To solve differential equation (2), we **integrate**. Integration takes the differential equation and transforms it into a new equation that represents the **entire** water surface in terms of the variables **X** and **H**. The first step is to add integral signs before the variables, and place the constants out front:

Fwind * ∫ dX = g * rho * ∫ H * dH; Newtons(3)

Here comes the magical part. Remember your high school Calculus class? That integral sign means that you take the exponent, increase it by 1, and also multiply by the new exponent as a fraction, like this:

Fwind * X = g * rho * H; Newtons^{2}/ 2(4)

I have set the constant of integration to zero for simplicity. The final step is to solve equation (4) for the depth (height) of water **H** in terms of the distance **X** from the left side of the tank (the origin).

H = √(2 * Fwind * X) / (g * rho); meters(5)

**Figure 2. Water depth under strong wind stress.**

Blue = Water depth calculated from differential equation (5).

Red = Water depth calculated from ROMS ocean model.

Click for larger image.

Aside from the constants, equation (5) says that the depth of water **H** increases according to the **square root** of the distance **X** from the left side of the tank. Let's plot that with some realistic values (**Figure 2**, right, in blue):

- Wind stress
**Fwind**= 2.0 Newtons / meter^{2}for wind blowing at 28 meters/second, measured at 10 meters above surface - acceleration of gravity
**g**= 9.8 meters / second^{2} - density of water
**rho**= 1000 kg / meter^{3}

Note that the vertical scale of Figure 2 is greatly exaggerated. A human observer on the left would perceive the edge of a shallow lake, not a wall of water rising up in front of her.

As a check on the differential equation, I have also plotted in red the water surface calculated with the ROMS ocean model at a grid resolution of 100 meters (Figure 2). Yes, that red curve also looks like a square root. But something is wrong! The two surface profiles of Flat Lake do not match. What happened? The ocean model presumably has all the equations of fluid mechanics built into its Fortran code. Should not the analytical calculation match the ocean model? The numerical difference is small, but it's annoying.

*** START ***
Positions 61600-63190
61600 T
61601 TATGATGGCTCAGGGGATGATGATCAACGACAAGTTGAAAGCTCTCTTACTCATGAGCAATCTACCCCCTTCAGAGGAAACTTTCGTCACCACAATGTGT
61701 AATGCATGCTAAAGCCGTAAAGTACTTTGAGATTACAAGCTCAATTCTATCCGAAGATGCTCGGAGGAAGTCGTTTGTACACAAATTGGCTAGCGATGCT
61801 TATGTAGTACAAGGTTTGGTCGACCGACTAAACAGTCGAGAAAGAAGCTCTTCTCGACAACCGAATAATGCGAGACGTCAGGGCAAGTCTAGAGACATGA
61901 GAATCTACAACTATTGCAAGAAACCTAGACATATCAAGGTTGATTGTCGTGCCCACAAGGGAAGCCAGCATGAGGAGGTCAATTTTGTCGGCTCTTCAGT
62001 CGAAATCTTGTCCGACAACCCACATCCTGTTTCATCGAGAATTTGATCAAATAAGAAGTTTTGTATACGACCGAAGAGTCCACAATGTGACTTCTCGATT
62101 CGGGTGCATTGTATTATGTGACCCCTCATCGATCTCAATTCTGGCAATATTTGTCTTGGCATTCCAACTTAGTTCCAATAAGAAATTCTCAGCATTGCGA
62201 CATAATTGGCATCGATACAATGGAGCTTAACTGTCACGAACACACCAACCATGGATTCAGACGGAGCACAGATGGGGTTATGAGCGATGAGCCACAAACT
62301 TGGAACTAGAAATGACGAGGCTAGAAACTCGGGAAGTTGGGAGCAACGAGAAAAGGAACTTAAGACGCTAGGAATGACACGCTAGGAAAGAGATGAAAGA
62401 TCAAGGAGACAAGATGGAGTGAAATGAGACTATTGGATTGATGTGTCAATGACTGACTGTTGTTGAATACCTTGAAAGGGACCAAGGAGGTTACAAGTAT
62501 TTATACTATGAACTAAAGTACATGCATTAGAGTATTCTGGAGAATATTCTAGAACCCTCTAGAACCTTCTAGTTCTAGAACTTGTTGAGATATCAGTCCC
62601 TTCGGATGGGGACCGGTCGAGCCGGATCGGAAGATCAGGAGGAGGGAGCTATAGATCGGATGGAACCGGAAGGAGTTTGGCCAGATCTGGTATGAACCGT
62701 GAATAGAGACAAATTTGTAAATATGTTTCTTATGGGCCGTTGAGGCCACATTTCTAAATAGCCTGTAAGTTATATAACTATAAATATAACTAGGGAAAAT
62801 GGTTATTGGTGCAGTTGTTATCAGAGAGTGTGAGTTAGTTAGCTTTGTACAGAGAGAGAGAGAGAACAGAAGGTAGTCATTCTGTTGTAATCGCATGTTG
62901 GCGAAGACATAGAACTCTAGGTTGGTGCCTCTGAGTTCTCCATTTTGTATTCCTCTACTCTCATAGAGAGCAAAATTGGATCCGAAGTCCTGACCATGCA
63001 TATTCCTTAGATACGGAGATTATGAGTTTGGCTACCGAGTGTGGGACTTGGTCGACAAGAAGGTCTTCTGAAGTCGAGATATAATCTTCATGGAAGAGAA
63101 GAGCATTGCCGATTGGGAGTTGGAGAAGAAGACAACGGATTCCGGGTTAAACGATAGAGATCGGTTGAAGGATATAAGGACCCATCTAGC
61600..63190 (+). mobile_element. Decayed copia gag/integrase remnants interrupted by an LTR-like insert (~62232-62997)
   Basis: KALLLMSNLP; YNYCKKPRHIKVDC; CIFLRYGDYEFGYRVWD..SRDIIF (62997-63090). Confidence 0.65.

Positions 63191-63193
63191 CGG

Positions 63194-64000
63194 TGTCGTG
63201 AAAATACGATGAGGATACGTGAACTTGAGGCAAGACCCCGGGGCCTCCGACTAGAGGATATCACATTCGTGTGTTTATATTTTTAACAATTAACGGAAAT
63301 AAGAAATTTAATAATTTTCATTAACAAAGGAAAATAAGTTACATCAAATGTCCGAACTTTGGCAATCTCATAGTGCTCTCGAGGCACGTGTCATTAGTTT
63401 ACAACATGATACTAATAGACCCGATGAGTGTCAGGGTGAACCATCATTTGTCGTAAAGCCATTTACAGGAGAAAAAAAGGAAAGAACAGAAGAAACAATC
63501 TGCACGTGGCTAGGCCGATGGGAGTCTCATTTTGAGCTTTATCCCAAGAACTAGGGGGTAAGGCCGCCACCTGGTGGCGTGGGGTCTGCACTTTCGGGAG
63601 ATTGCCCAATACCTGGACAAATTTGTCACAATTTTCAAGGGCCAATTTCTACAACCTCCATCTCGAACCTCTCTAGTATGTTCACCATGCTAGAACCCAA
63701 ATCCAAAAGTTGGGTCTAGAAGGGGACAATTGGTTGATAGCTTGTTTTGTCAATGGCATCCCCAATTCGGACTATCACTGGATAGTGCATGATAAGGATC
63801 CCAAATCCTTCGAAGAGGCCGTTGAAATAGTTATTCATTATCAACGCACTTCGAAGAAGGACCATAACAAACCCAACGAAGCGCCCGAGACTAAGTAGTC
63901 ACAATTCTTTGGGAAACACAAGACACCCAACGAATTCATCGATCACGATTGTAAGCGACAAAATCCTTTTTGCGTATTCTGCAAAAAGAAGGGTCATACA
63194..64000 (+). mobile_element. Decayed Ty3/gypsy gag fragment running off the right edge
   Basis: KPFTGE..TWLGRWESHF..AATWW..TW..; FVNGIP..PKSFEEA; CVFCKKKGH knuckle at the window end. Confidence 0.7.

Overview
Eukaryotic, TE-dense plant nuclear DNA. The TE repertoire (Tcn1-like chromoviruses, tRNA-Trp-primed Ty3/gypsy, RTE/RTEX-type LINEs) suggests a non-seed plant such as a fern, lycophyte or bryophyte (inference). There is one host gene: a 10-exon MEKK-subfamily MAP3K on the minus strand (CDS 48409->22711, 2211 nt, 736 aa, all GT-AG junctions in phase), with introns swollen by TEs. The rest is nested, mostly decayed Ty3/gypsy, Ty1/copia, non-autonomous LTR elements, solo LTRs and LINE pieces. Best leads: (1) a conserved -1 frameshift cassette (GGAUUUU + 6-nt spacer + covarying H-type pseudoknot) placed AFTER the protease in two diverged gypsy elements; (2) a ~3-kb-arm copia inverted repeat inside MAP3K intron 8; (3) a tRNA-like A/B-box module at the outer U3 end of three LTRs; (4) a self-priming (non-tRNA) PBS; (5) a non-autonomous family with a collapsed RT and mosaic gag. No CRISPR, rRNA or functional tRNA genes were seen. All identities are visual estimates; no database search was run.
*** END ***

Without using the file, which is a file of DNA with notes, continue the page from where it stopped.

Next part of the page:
**With differential equations, it's all about the slope**. The original differential equation (2) does not say anything about the

Remember that "constant of integration"? The value that I set to zero in equation (4) for simplicity? Yeah, that one. The **constant of integration** is used in Calculus theory and practice to adjust the overall height of the solved differential equation (5). By inspection of the numerical values in Figure 2 we can determine that the blue analytical curve needs a decrease of 0.1 meters (10 centimeters) in order to match the red curve calculated by the ROMS ocean model. Equation (5) becomes:

H = √(2 * Fwind * X) / (g * rho) - 0.1; meters(6)

**Figure 3. Comparison of calculated surge heights.**

Blue = Water depth calculated from differential equation (6),

including the constant of integration.

Red = Water depth calculated from ROMS ocean model.

Click for larger image.

**Figure 3** (right) shows the results of the adjustment. The two lines are on top of each other, which is what we want. I really did plot both curves! You can see a tiny bit of red peeking out from under the blue curve at the left end of the plot (the origin).

ROMS is the **Regional** Ocean Modeling System. The water surface in Figures 2 and 3 approaches vertical as the depth nears zero meters, and the ROMS numerical model was not formulated to model near-vertical surfaces. Consequently, the discrepancy occurs at the near-vertical portion of the curve at the plot origin (left side). The remainder of the curves in Figure 3 are nearly identical.

__Question:__ Which way should we have made the adjustment - to the analytical equation (5) or to the ocean model? If we constructed a 40-kilometer long Flat Lake uniformly 2 meters deep and somehow blew a strong wind across it for 12 hours, what would happen? Which configuration is closer to **the Truth**?

__Answer:__ Probably the ROMS ocean model. Equation (5) depends on uniform wind stress across the entire water surface, and that's just not going to happen at the plot origin. A real wind is not going to blow as strongly down into that last centimeter where the water surface meets the ground, because of boundary effects. A real lake will not stack up quite vertically there, and the actual result will look more like the adjustment in Equation (6). I have personally spent many hours verifying that the ROMS ocean model does produce accurate heights for storm surge.

By the way: My book *Between Migdol and the Sea* contains **NO** derivations as complicated as this one. Chapter 8 calculates an estimate of the number of Israelites who took part in the Exodus using basic algebra.

**Posted:** August 12, 2015

**Updated:** August 12, 2015

**Author:** Copyright 2015 by Carl Drews.